of certain prescription drugs (anticonvulsant drugs, warfarin, retinoic acid,
of recreational drugs
(rubella, cytomegalovirus, herpes simplex, and varicella zoster)
to X-rays or radiation therapy
Mothers who have diabetes mellitus or phenylketonuria also
are at a higher risk for having babies with congenital brain defects. Any type
of trauma to the unborn child also can affect brain development.
Symptoms of Congenital Brain Defects
Symptoms of congenital brain defects vary. Each defect has a
distinct set of symptoms and impairments. Some of these symptoms may not be
apparent until after birth when the child exhibits developmental or growth
Children born with congenital brain defects also may have
cardiovascular disorders, gastrointestinal defects, cleft lip and palate, and
seizures. Head pain, muscle weakness, reduced vision, and bladder and bowel
problems are also common.
Diagnosing Congenital Brain Defects
In some cases, a congenital brain defect may be identified
by detailed ultrasound. If further investigation is needed, magnetic resonance
imaging (MRI) can be used to see details of the brain and spine of the fetus.
If a congenital brain defect has been diagnosed during a pregnancy,
it may be possible to provide prenatal diagnosis during a subsequent pregnancy.
This can be done by using chorion villus sampling (CVS) at the 11-week stage.
In some cases, accurate diagnosis may not be possible until
after birth when signs such as mental retardation, delayed behavior, and
seizures may be more visible.
Treating Congenital Brain Defects
Available treatment of congenital brain defects varies
according to the type and severity of defect. Anticonvulsant medications can
help with seizures. Many defects only can be treated with symptom relief.
Surgical techniques can provide improvement for some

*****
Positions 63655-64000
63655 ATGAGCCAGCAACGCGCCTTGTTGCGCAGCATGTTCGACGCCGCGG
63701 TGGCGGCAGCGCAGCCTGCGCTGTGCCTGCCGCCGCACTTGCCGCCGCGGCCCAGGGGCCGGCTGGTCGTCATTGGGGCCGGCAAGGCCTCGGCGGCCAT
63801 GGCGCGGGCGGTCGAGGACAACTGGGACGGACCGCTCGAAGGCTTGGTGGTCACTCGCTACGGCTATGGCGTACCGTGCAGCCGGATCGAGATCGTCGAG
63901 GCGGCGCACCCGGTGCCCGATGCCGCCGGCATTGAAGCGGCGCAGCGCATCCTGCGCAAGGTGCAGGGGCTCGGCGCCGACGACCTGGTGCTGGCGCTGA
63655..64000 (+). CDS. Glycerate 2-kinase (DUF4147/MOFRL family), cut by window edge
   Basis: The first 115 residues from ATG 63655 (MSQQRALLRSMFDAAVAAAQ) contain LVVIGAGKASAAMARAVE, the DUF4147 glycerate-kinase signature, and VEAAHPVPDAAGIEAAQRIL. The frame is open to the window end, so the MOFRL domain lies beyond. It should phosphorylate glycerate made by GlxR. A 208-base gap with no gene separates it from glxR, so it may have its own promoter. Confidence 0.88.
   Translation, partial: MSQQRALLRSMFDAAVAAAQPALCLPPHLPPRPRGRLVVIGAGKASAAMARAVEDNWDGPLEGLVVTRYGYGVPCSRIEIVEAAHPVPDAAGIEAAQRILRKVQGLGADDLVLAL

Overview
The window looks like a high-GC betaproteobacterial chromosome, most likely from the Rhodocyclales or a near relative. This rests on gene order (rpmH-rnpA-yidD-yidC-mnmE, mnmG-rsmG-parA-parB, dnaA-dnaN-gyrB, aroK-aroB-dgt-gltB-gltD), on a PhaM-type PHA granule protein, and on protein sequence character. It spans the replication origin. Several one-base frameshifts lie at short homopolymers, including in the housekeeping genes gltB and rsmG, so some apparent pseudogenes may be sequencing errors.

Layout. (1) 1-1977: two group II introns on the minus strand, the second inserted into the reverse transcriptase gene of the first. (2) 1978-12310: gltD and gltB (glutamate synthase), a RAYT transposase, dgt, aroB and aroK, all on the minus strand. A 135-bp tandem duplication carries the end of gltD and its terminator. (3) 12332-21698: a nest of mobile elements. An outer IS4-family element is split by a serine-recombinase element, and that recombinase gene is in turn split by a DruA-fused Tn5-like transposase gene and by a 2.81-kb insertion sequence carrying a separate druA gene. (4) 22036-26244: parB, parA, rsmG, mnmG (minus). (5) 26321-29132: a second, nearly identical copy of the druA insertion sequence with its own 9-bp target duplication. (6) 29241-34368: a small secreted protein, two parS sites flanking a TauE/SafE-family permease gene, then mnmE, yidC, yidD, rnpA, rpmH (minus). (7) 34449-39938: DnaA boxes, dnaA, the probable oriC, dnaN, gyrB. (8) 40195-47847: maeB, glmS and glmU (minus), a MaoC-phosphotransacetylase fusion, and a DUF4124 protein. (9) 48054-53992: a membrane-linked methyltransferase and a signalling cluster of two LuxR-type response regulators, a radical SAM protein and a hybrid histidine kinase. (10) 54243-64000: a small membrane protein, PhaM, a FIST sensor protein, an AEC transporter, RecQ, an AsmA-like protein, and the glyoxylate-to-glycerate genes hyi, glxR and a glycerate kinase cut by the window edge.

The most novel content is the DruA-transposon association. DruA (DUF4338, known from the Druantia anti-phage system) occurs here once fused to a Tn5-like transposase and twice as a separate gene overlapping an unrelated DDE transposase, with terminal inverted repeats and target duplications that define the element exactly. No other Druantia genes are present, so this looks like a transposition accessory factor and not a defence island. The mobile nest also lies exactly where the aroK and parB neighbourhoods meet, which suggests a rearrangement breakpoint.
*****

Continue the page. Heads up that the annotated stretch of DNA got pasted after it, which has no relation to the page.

conditions. Decompression surgery can create more space for brain and
cerebrospinal fluid in conditions where there is not enough space for brain
growth. Surgery to correct defective skulls can give the brain space to grow
normally. Shunts can be inserted to drain the cerebrospinal fluid that builds
up with hydrocephalus.
Prognosis for Congenital Brain Defects
The degree to which an individual fetus is affected by a
congenital brain defect varies greatly. The type and severity of defect, the
presence of other physical and/or mental defects, and environmental factors can
contribute to a patient’s prognosis.
Many congenital brain defects cause minor neurological
impairment. These individuals can grow to function independently. Other defects
are so severe that they are fatal before or soon after birth. Some inflict
significant disabilities. Others partially disable individuals so that they are
limited to functioning at a level that is below normal capacity.
Prevention of Congenital Brain Defects
Research and tracking of the incidence of birth defects has
helped medical experts identify specific ways to reduce congenital brain
The Centers for Disease Control and Prevention (CDC) recommends
that women who are pregnant or considering pregnancy do the following:
- Take supplements containing 400
micrograms of folic acid daily. This should begin at least one month before
getting pregnant as well as during pregnancy. Taking these supplements lowers
the risk of having a baby with neural tube defects (CDC).
- Avoid drinking alcohol at any time.
- Quit smoking before getting pregnant
or as early as possible into the pregnancy.
- If you are obese, reach a healthy
weight before getting pregnant.
- Keep blood sugar under control
before and during pregnancy, especially if you have diabetes.
- Do not take any medications or
herbal products before checking with your physician during pregnancy.